Laws that involve life and death have no room for jokes on psychological abuse.
IT was the kind of WhatsApp message that no one wants to receive from a friend or family member. But come through my phone it did, amidst other messages, some on topics as mundane as work, arranging for meet-ups over coffee, and tips on running and fitness.
“I feel like offing myself.” That sentence shook me to the core. Despite a long day at work and the lateness of the hour, I agreed to meet the friend for supper to offer a shoulder to cry on.
I want to believe that compassion prevented a suicide that night. After all, love – in its varied forms and manifestations from the simplest gestures to the grandest of acts – is the greatest magic that can be evoked when dealing with such situations.
I am not a professional when it comes to mental health issues. Yet, when faced with such situations, I think anyone would automatically react with empathy.
Mental health is currently a hot topic, with many living with mental health issues using social media as a platform to increase visibility on the subject. The matter is made more prominent by cases of celebrity suicides, most recently that of Linkin Park’s lead vocalist, Chester Bennington.
I hate to think that trivialisation of mental health led to the depression and eventual suicide of a 41-year-old man idolised by many of my generation; I hate the fact that humans have that much power to hurt another. Ironically, Linkin Park helped me, and many others, to deal with our own teenage angst and depressive episodes through their music.
A part of me wondered about the what-ifs. If Chester had simply sent a text message and a friend had answered his pleas for help, would he have instead benefited from an initiative similar to the suicide prevention website set up by his bandmates following his death? Would a life be saved, or would the demons of depression still hold on, merely postponing the time when one finally gives in to despair?
I’m afraid Chester’s suicide is neither the first nor would it be the last to catalyse public discourse on mental health.
Closer to home, current statistics from the National Health and Morbidity Survey projected that mental health problems are set to be the second biggest health problem affecting Malaysians after cardiovascular diseases by 2020; where being young, female, and financially vulnerable presented higher risks of developing mental health issues.
Reading through the discourse on mental health online is further disheartening. Such statements as “I feel like committing suicide” and “I have depression” have been trivialised as “attention-seeking”, and in some cases, aggravated by further online harassment to dare the individuals to commit suicide.
Yet, even with vibrant, ongoing discourse on this issue, there are still many who trivialise mental health. This is especially disappointing when it comes from policymakers.
The debate on the recently passed Domestic Violence (Amendment) Bill 2017 saw the MP for Setiu, Che Mohamad Zulkifly Jusoh, trivialising psychological abuse, to the general amusement of Parliament.
(Che Mohamad equated the withholding of sex by wives with inflicting emotional and psychological abuse on husbands. He said it was also abuse when the wife of a Muslim man denies her husband’s requests to marry another woman.)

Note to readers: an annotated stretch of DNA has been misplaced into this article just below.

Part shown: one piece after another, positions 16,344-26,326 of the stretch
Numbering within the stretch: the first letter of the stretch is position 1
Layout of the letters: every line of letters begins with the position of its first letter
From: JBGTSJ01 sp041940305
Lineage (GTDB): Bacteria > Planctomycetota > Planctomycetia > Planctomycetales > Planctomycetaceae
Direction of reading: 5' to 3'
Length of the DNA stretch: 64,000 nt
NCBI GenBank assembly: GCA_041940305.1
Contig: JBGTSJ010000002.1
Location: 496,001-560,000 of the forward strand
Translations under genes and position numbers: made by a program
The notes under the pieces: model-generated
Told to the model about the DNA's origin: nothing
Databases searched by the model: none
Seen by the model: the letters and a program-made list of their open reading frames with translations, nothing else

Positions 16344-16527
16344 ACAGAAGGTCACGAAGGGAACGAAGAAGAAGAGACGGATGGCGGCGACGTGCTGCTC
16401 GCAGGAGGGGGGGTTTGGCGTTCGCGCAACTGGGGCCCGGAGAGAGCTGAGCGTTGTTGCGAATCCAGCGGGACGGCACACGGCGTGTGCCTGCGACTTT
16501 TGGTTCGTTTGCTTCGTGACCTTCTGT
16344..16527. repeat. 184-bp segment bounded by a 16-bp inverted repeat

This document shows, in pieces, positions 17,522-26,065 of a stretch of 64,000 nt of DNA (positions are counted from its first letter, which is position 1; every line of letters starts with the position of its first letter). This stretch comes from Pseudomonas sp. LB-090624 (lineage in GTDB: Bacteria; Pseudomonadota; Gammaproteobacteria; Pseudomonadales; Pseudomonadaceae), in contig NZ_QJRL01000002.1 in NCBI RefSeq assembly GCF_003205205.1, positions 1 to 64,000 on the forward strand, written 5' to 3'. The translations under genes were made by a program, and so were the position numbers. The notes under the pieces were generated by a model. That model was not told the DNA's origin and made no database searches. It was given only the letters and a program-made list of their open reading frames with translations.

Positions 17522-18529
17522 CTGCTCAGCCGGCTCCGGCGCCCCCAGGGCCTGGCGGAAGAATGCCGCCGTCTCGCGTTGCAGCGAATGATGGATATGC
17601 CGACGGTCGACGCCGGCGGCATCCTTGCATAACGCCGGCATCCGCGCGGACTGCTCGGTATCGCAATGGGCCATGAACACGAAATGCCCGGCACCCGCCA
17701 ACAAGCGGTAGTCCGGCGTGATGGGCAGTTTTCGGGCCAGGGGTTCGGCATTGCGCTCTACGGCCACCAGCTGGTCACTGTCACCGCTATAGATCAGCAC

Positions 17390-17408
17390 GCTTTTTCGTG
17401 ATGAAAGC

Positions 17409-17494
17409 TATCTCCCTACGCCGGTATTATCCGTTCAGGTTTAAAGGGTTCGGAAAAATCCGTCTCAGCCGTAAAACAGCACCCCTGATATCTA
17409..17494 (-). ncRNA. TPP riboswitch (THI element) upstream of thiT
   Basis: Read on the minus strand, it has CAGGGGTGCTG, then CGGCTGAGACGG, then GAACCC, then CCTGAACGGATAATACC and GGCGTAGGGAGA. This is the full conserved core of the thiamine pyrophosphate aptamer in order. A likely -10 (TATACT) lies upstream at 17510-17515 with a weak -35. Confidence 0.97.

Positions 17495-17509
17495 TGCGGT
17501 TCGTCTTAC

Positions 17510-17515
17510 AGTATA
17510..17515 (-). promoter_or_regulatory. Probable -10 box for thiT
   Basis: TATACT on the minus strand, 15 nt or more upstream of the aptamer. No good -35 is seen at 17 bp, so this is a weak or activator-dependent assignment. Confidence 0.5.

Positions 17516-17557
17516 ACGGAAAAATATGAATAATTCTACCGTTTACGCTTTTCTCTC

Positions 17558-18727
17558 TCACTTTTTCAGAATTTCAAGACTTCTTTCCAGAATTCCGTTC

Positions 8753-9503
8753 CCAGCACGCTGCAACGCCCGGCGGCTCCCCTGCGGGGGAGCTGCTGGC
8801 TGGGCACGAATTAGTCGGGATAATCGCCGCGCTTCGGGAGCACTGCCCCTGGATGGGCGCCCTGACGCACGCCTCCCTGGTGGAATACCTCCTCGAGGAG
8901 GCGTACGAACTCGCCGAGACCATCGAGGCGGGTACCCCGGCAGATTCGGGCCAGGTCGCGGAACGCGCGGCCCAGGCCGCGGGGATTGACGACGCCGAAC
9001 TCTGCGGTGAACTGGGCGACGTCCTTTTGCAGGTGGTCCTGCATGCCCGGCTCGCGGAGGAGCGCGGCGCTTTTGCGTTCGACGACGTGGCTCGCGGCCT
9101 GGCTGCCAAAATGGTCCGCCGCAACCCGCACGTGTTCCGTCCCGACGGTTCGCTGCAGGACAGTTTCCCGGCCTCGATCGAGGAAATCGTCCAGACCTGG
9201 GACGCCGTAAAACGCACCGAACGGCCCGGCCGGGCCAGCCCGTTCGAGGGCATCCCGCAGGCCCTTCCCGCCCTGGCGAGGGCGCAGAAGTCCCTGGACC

I did not find these remarks funny.
Emotional and psychological abuse is a more cruel form of abuse, as it leaves no visible physical scars, and in many cases, it leads to intimate partner violence, including marital rape. The trauma faced by survivors of such episodes is life-long and often further impacts the mental health of children of these survivors.
I do not have access to national data on how many suicides and suicide attempts are caused by intimate partner abuse. However, inferring from 2015 statistics published by the Women’s Aid Organisation (WAO) on women who sought shelter that year (n=99), all survivors (100%) have experienced psychological abuse, with 51% of these women having considered suicide. A further significant number from this subset have actually attempted suicide (55%), some more than three times (15%).
A form of psychological abuse is threatening polygamy, with husbands using sex as a tool to control and contort.
Contrary to popular belief, polygamy is historically allowed to ensure that families who have lost their breadwinners (i.e. husbands) due to war are taken care of. Thus, it is a means to address an economic issue rather than a sexual one.
This economic burden is highlighted in a 2014 study conducted by Sisters in Islam (SIS), where today, polygamy is shown to lower overall quality of life, especially among working-class families, and increase a family’s financial burden, resulting in wives needing to take on second jobs or find new means of income.
Increasing financial burden is a risk factor for mental health issues. Surely this is a slippery slope towards depression and attempted suicides, not a chance to have a comedic moment in parliament?
There are occasions for humour to be used to defuse tension in our august house. When it comes to laws involving live and death, however, it is no laughing matter.
Lyana Khairuddin is a virologist and a runner, and hopes to #bringbackthekebaya. The views expressed here are entirely her own.
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